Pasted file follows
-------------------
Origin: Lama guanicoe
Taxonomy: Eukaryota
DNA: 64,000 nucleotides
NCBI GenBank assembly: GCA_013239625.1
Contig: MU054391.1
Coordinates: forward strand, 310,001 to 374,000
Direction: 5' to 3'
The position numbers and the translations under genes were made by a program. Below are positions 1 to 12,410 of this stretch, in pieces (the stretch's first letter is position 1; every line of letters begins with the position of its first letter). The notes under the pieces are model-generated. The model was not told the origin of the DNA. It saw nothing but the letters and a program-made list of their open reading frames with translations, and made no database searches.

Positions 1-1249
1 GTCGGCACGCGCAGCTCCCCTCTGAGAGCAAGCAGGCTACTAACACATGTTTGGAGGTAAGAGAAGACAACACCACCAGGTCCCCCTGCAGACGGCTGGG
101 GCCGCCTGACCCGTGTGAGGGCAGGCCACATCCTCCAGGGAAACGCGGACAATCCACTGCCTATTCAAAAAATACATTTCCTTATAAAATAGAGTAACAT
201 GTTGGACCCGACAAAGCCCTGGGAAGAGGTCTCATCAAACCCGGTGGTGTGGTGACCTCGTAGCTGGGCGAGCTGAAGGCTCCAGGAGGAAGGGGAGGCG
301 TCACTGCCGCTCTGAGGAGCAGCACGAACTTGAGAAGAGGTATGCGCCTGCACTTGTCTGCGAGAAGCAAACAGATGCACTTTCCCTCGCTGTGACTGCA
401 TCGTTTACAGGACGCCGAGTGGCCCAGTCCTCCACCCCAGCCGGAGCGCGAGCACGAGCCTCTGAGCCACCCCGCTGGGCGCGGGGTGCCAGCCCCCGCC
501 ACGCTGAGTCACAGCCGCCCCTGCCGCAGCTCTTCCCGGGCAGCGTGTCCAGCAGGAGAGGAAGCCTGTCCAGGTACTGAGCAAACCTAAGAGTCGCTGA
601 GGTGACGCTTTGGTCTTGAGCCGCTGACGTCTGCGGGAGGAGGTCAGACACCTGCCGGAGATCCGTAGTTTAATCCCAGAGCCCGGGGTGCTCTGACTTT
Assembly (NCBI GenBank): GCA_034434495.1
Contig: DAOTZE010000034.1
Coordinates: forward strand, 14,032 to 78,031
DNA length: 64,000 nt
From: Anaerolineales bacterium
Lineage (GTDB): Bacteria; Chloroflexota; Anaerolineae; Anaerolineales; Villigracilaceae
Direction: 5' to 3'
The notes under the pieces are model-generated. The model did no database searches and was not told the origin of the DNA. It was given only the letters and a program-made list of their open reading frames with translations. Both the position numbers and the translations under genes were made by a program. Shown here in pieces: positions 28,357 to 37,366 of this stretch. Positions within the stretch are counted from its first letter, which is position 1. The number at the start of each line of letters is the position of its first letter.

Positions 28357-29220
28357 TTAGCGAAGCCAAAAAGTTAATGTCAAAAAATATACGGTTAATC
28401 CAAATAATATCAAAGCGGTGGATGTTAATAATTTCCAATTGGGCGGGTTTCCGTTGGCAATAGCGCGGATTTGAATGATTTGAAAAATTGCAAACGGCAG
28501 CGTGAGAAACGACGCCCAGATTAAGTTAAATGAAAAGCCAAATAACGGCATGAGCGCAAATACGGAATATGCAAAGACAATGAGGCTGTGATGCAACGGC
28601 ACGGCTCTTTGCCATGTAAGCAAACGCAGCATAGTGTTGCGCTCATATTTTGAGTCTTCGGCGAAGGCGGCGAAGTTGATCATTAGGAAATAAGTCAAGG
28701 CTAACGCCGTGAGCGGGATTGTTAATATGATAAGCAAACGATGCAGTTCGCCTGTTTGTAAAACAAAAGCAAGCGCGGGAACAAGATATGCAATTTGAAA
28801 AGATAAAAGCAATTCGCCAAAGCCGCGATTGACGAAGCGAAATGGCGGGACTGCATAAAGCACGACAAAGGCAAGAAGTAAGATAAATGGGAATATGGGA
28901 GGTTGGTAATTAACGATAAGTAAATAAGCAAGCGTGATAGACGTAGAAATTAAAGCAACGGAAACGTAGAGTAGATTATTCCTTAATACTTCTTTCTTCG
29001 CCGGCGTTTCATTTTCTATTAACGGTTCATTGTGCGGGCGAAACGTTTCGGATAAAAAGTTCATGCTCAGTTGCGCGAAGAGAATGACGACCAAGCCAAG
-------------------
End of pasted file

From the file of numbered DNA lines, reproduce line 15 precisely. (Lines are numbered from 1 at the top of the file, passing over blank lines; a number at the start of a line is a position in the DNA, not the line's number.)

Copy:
501 ACGCTGAGTCACAGCCGCCCCTGCCGCAGCTCTTCCCGGGCAGCGTGTCCAGCAGGAGAGGAAGCCTGTCCAGGTACTGAGCAAACCTAAGAGTCGCTGA